Tips for Purchasing a UPS (battery backup)Billy McKindley
Power outages, brown-outs, surges and electrical storms are all mortal enemies of computer equipment, the damaged they can cause may immediately fry equipment or sometimes causes minor damage that takes weeks before equipment fails or degrades.
Power surge equipment should always be used on computer equipment, however, that only protects your equipment from surges, a brown-out or power outage can also cause just as much damage to equipment and even permanent loss of data, for example a server uses Memory (RAM) to temporarily store data before it writes it to a hard-drive, when a server unexpectedly loses power it is no longer able to maintain the data in the RAM nor does it have time to write this data to the hard disk, and any unsaved data will be lost permanently.
All of this can be avoided with the use of a UPS (Uninterruptable Power Supply), this is simply a battery that can help fill the gaps in power supply as well as filtering any harmful spikes.
When choosing a UPS there are 3 things to consider:
- What equipment needs to be connected to the UPS and does it have special power requirements?
- Power Load – how much power does your equipment use, this information can sometimes be found written on the equipment, note down the Voltage and Amperage of your equipment and we will work out below your UPS size requirements. A UPS size is determined by its VA number which means Volt/Amps, you may also see it written as a K VA number, the K simply stands for thousand Watts, for example, a 1k VA UPS is the same as a 1000 Watt UPS.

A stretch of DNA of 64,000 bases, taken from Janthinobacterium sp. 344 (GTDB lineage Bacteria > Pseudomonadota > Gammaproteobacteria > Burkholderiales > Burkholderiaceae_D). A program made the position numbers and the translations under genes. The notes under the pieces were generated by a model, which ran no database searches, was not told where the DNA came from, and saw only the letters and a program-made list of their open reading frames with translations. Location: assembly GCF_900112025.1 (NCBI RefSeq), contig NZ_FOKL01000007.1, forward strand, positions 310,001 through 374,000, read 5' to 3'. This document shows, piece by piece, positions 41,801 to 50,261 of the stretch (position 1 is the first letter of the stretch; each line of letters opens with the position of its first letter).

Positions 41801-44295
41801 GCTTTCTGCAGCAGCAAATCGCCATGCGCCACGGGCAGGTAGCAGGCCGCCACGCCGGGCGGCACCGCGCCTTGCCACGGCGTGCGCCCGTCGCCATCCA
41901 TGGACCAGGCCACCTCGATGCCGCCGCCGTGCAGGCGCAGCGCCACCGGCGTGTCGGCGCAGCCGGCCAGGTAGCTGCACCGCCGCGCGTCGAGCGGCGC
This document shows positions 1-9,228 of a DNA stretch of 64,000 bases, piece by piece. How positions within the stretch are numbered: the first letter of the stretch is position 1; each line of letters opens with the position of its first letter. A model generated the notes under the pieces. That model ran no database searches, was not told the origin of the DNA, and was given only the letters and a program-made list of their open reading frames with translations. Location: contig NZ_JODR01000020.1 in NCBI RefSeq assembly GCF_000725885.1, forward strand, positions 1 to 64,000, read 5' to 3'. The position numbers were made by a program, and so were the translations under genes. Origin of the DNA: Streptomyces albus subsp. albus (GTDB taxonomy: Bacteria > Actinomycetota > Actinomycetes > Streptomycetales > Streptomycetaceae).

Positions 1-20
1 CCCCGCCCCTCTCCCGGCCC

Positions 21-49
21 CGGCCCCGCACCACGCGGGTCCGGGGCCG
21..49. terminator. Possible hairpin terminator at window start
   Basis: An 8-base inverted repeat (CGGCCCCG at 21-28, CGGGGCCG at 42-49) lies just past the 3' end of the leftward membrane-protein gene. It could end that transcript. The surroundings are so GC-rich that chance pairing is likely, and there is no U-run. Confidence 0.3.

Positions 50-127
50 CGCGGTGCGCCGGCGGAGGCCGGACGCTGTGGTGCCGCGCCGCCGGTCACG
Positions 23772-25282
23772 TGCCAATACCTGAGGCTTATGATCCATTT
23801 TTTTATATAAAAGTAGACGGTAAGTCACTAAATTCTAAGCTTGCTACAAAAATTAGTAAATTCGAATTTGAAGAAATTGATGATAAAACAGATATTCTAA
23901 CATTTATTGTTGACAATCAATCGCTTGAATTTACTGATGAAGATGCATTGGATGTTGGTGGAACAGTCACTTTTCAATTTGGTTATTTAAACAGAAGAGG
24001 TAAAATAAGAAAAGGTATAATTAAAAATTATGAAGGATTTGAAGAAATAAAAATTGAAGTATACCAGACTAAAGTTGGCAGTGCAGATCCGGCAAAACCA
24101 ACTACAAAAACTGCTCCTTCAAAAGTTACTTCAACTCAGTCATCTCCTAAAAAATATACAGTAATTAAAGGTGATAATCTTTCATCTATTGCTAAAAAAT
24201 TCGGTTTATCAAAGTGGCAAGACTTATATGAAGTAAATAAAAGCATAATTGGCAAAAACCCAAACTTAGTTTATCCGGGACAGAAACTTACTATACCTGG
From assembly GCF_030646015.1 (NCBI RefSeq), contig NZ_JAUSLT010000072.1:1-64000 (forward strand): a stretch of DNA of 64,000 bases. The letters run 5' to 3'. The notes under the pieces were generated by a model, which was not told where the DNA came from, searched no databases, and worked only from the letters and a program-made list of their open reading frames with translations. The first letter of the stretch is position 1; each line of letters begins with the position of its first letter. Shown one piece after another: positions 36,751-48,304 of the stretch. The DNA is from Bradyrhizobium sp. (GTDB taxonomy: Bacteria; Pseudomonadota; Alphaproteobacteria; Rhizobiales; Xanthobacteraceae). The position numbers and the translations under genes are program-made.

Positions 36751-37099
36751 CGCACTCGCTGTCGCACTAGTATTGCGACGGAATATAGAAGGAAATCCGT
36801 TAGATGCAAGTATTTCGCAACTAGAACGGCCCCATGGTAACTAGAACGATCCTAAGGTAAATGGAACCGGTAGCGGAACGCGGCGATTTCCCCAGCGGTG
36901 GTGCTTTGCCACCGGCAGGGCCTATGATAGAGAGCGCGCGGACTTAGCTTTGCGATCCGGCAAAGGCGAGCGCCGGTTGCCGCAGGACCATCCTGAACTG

Refer to the noted down Voltage and Amperage each of your device use, using those numbers you can calculate your required VA numbers:
For each piece of equipment that will be connected to the UPS, Multiply the Voltage and the Amperage together, then add the total for each piece of equipment together, the total will give you your total VA, now let’s add some runtime and increase the total by 20%.
Voltage X Amperage of each device = VA + 20% (VA number with 20% spare to give you some run-time).
- How much Run-time do you need? The run-time refers to how long the batteries can sustain your computer equipment before they go flat, the runtime is usually determined by your business requirements, some businesses may have a backup power generator and the UPS runtime can be very short and only needs to last until the generator is online, other businesses may use automation to gracefully shutdown servers when the UPS starts supplying power to computer equipment, others may need an extended run-time to accommodate for support staff travelling to site to troubleshoot power issues or perform shutdown procedures.
- A UPS must be tested and may need the battery power drained occasionally to maintain healthy chemistry. Some higher end UPS equipment will perform this function itself.
- UPS Batteries need to be replaced every 1-3 years, you should consider a UPS with user replaceable batteries, this will be cheaper than replacing the whole UPS and is also a lot more environmentally friendly.